Wednesday, June 3, 2015

The Chapter in Which Mom Comes to Live With Us

     I don't know where to begin telling about this. In a nutshell, Mom needs assistance. Out of pure stubbornness, she has managed to stay in her home until the age of ninety-three. But something has finally changed and she is giving in to weariness. The signs have been evident; she falls a lot, skips meals or eats cereal for dinner... a lot, and takes the wrong pills. My formidable mother has finally called, "Uncle".
     We have plenty of room in our home and in our hearts for Mom to live here. I've been asking her to come for the past six years, ever since my older sister died. My younger sister lives near Mom, but she is not in a position to take over this level of care. The fact that I live six hundred miles away is an issue for Mom and Sister and I understand that. As we come down to the time to move Mom, emotions are running high, on everyone's part. But, I figured somebody's got to steer this ship and it might as well be me.
     Optimist that I am, I imagine the wonderful life we will give Mom in her final years (months,days, who knows?) I will sort her pills, do her laundry, corral her great grandchildren around her chair for kisses, cook Tapioca pudding for her, take her to doctor appointments, play my dad's old big band records for her, and be as gentle and patient as I can be. However, I am also a realist when it comes to reading the signs as to how this actually might play out. I will have to coax her out of her sorrow, the sorrow of leaving her home of sixty-three years, the sorrow of taking her away from my father's and sister's graves, the sorrow of leaving her youngest daughter behind in New York, and the sorrow of not being allowed to spend her final days in her home.
     The irony of this whole situation has not escaped my attention. Of her three daughters, I was the one who was always trying to run away from her. As a toddler, I wandered off on purpose with a desire to explore that was so strong it still quickens my heart. As a young child, I frequently ran off to nearby fields and woods, believing it was worth the price I'd pay from the Wrath of Mom when I finally made my way home later in the day. As a teenager, I ran away from home and rebelled to the fullest until I finally moved out when I turned eighteen. It wasn't until I married and had children of my own that I realized what Mom was all about. Controlling, overbearing and anxious were her love languages for me. She was a great mom, but we went together like oil and water. God now gives me a chance to return all the love she tried to give me but for which I was too immature to accept. I get to make up for all my, "I hate you's!" with gentle, merciful, unconditional, "I love you's." We began this process years ago, but now we will face the ultimate test. I will become the mother and she, the child. God, give me the grace to do this.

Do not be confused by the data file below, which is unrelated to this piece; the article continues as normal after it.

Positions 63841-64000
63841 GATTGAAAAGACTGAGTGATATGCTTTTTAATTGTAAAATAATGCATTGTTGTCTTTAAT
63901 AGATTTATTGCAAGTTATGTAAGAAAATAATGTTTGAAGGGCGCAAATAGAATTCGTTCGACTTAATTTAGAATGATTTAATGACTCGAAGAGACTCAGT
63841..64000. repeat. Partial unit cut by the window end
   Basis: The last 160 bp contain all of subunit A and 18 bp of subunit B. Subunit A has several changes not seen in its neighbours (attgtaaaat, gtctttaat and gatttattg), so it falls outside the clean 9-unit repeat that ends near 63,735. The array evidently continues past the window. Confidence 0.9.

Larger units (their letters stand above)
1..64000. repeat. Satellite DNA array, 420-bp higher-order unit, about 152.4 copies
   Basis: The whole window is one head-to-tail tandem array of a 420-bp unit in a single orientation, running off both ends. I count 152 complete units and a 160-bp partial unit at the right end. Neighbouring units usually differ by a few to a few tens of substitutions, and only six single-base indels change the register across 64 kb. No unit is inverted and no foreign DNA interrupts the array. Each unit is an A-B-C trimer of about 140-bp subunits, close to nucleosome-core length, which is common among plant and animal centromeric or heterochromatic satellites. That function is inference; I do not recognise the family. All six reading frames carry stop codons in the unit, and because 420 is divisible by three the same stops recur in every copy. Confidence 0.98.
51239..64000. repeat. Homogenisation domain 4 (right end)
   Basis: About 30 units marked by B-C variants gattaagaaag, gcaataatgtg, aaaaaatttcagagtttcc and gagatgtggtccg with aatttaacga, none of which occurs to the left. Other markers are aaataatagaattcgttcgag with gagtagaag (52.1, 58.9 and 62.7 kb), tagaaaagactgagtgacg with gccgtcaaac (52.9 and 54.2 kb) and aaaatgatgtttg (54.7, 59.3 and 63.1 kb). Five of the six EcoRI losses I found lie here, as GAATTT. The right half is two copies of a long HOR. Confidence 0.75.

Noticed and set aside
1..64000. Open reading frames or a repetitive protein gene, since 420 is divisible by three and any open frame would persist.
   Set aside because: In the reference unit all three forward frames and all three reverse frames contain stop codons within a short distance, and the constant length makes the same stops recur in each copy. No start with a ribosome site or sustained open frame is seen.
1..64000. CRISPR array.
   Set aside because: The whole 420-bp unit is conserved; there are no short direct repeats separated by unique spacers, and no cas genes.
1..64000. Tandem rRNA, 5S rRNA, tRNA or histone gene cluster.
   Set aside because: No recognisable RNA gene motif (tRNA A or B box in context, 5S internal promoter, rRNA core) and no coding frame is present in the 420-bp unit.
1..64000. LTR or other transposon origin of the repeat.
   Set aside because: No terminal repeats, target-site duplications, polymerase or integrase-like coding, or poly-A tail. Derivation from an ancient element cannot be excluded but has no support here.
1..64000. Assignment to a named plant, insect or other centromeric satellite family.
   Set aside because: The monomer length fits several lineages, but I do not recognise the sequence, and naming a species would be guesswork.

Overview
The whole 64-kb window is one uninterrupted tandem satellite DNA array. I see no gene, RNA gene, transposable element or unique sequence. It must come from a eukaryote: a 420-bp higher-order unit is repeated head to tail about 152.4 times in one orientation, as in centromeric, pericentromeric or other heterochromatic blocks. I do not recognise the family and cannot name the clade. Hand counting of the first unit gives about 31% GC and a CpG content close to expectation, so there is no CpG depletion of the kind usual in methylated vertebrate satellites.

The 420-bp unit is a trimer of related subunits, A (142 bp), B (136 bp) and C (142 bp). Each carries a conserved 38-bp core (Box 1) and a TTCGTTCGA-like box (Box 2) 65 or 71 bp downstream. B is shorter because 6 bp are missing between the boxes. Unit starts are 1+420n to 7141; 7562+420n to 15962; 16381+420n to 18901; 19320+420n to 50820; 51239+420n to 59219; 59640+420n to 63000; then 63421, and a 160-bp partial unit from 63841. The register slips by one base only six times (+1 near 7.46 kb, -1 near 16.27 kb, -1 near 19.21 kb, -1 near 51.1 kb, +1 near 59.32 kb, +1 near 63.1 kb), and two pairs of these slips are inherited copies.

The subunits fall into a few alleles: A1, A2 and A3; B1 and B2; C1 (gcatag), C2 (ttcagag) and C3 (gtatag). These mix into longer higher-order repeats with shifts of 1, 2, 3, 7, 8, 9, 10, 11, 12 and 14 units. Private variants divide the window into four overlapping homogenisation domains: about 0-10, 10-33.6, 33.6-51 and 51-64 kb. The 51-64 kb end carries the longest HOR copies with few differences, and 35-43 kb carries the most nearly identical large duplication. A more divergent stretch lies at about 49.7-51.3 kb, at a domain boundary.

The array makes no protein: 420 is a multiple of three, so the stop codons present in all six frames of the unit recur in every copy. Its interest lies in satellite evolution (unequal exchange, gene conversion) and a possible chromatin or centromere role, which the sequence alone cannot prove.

1. I read this having just made sure the three elders in my care have had a good breakfast, taken all their meds, and told their same stories of 1945 a dozen times a piece so far on this day.
    God give us grace to care for our parents and then be cared for when it is our turn to tell tales of long go.

  2. What a wonderful thing you are doing - opening your home to your mom. It's good that your whole family is on board, too. I admire you greatly for the strength to do this, Lee.

    I read this on Saturday morning, via my ipad, on the back porch and got teary over the last paragraph. Oh - how I can relate. I was not the favorite daughter, my younger sister was, but I did my share of care giving in the our mom's final years, months and days. I was the last one with her before she slipped away in her sleep one Sunday morning. (My mom had dementia/alzheimers, so needed to be in assisted living, so we went that route. I think it's so nice that you can move your mom to your home.)

  3. Such beautiful thoughts, especially in the last paragraph. I wish you lots of patience.